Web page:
“David Kernell was sentenced to prison today for one year and one day as a result of his hacking into the Yahoo account of Sarah Palin during the 2008 Presidential Election. Kernell’s lawyer had hoped for probation, describing the actions of the then 20-year-old college students as “a prank that spun out of control.”
Paul Chambers lost his appeal in a U.K. Crown Court this week, as he sought to overturn his conviction for “improper use of public electronic communications network.” Chambers, when learning that his local airport was closed, Tweeted that it had better reopen or “I’m blowing the airport sky high!!!” - something described as simply “a foolish prank.” /—/”
”/—/ That would have been the end of it. But Mr. Chambers’s impulsive outburst led him down a long and unexpected path, turning him into both a convicted criminal and a cause célèbre for Twitter users and free-speech advocates in Britain and beyond.
/—/ The actor and Twitter enthusiast Stephen Fry offered to pay his court bills. Other users began raising money for a new appeal. And on a new and wildly popular trending topic, #IAmSpartacus (a homage to the Kirk Douglas movie in which rebel slaves in ancient Rome refuse to betray their leader, Spartacus, confusing the enemy by claiming that they are all Spartacus) people began defiantly expressing their solidarity with Mr. Chambers by reposting his offending Twitter message or by threatening to blow up other, random, things. These included Downing Street, the courtroom, the town of Doncaster, Gatwick Airport, Robin Hood the person, the White House, the Basingstoke Hockey Club, “everyone,” “my garage,” some balloons, and NBC (if it canceled “The Event”).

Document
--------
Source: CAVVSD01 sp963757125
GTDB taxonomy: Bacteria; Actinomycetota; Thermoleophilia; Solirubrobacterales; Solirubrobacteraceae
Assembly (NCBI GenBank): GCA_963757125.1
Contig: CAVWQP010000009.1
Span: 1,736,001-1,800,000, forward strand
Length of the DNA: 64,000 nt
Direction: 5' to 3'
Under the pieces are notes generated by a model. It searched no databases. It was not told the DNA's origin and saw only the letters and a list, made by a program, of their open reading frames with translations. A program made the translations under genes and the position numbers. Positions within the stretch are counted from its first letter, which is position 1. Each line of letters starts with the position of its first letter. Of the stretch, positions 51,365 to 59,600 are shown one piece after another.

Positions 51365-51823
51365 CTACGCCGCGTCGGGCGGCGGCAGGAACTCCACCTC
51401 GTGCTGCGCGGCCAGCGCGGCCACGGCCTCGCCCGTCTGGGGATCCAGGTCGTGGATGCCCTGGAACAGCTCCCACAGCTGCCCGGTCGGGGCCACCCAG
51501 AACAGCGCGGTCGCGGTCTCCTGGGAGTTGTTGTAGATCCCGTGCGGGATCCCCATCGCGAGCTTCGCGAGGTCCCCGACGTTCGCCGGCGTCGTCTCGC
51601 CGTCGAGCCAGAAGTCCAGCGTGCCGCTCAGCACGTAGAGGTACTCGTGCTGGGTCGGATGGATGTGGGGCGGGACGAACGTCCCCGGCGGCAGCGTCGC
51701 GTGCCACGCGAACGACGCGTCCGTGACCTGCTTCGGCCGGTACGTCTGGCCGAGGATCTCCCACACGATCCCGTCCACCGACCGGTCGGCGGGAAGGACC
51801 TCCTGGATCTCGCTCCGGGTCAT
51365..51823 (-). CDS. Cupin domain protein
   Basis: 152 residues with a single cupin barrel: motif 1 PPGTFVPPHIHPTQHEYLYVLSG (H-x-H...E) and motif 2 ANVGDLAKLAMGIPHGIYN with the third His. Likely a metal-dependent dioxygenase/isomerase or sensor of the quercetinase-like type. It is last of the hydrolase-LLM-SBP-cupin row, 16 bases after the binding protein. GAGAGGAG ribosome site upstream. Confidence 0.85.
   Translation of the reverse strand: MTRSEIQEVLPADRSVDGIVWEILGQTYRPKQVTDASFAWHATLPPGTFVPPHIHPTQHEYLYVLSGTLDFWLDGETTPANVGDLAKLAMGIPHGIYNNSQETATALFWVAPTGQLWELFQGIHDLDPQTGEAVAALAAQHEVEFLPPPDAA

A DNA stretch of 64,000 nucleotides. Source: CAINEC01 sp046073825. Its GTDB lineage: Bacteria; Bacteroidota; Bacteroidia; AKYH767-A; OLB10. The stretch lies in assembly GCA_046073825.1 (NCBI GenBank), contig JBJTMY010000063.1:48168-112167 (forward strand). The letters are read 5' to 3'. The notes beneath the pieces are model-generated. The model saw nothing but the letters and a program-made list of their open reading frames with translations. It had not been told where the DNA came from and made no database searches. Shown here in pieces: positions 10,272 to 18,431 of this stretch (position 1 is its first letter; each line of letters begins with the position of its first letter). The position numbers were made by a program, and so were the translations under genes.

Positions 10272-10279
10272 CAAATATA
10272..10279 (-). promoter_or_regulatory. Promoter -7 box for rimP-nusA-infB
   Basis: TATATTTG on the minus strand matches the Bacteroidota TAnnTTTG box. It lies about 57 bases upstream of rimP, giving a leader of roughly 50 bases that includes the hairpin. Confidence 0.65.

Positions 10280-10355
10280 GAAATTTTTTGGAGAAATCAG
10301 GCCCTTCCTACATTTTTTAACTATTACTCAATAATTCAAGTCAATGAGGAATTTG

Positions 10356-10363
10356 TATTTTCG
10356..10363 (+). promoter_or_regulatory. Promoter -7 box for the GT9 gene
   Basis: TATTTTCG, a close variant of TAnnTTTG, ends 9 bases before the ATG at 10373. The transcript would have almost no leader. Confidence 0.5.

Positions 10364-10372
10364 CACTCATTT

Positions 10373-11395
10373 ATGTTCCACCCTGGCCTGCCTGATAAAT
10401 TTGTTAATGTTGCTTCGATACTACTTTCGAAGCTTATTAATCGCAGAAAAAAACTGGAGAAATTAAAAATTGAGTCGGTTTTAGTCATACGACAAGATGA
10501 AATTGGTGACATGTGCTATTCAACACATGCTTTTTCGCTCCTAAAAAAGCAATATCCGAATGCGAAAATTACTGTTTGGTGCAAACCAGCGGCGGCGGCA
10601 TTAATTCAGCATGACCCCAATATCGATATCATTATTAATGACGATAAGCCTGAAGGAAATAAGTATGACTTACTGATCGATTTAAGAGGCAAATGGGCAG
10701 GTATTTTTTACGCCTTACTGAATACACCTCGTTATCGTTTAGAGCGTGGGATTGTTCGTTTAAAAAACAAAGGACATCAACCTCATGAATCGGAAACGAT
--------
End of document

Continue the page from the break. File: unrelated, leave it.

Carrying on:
/—/ It was a fluke, really, that brought Mr. Chambers’s stray Twitter message to the attention of the authorities. An airport manager doing a search on Twitter for Robin Hood Airport-related items on his home computer saw the message a few days later and reported it. A few days after that, five police officers arrested Mr. Chambers at work, interrogated him for eight hours and seized his computers and phones.
“Do you have any weapons in your car?” they asked, Mr. Chambers told The Guardian this fall.
“I said I had some golf clubs in the boot,” or trunk, he responded, “but they didn’t think it was funny.””